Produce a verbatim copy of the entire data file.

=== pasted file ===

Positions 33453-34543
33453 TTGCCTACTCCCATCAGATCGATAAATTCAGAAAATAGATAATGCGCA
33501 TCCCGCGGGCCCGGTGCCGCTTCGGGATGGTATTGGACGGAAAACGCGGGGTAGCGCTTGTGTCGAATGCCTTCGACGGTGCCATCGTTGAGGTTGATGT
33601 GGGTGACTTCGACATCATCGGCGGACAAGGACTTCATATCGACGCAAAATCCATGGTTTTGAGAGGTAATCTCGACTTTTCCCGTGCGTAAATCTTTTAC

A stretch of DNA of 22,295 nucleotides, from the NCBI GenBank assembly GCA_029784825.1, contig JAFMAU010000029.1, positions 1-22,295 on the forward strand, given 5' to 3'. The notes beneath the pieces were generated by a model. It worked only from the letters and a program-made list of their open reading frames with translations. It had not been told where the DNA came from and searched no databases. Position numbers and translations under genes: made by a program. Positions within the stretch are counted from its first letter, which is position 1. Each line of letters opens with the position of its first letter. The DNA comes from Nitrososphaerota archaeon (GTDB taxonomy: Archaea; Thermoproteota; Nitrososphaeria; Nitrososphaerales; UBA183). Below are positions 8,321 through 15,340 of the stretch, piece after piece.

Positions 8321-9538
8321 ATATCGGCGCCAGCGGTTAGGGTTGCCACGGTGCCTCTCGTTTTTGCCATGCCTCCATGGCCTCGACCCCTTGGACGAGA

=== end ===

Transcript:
Positions 33453-34543
33453 TTGCCTACTCCCATCAGATCGATAAATTCAGAAAATAGATAATGCGCA
33501 TCCCGCGGGCCCGGTGCCGCTTCGGGATGGTATTGGACGGAAAACGCGGGGTAGCGCTTGTGTCGAATGCCTTCGACGGTGCCATCGTTGAGGTTGATGT
33601 GGGTGACTTCGACATCATCGGCGGACAAGGACTTCATATCGACGCAAAATCCATGGTTTTGAGAGGTAATCTCGACTTTTCCCGTGCGTAAATCTTTTAC

A stretch of DNA of 22,295 nucleotides, from the NCBI GenBank assembly GCA_029784825.1, contig JAFMAU010000029.1, positions 1-22,295 on the forward strand, given 5' to 3'. The notes beneath the pieces were generated by a model. It worked only from the letters and a program-made list of their open reading frames with translations. It had not been told where the DNA came from and searched no databases. Position numbers and translations under genes: made by a program. Positions within the stretch are counted from its first letter, which is position 1. Each line of letters opens with the position of its first letter. The DNA comes from Nitrososphaerota archaeon (GTDB taxonomy: Archaea; Thermoproteota; Nitrososphaeria; Nitrososphaerales; UBA183). Below are positions 8,321 through 15,340 of the stretch, piece after piece.

Positions 8321-9538
8321 ATATCGGCGCCAGCGGTTAGGGTTGCCACGGTGCCTCTCGTTTTTGCCATGCCTCCATGGCCTCGACCCCTTGGACGAGA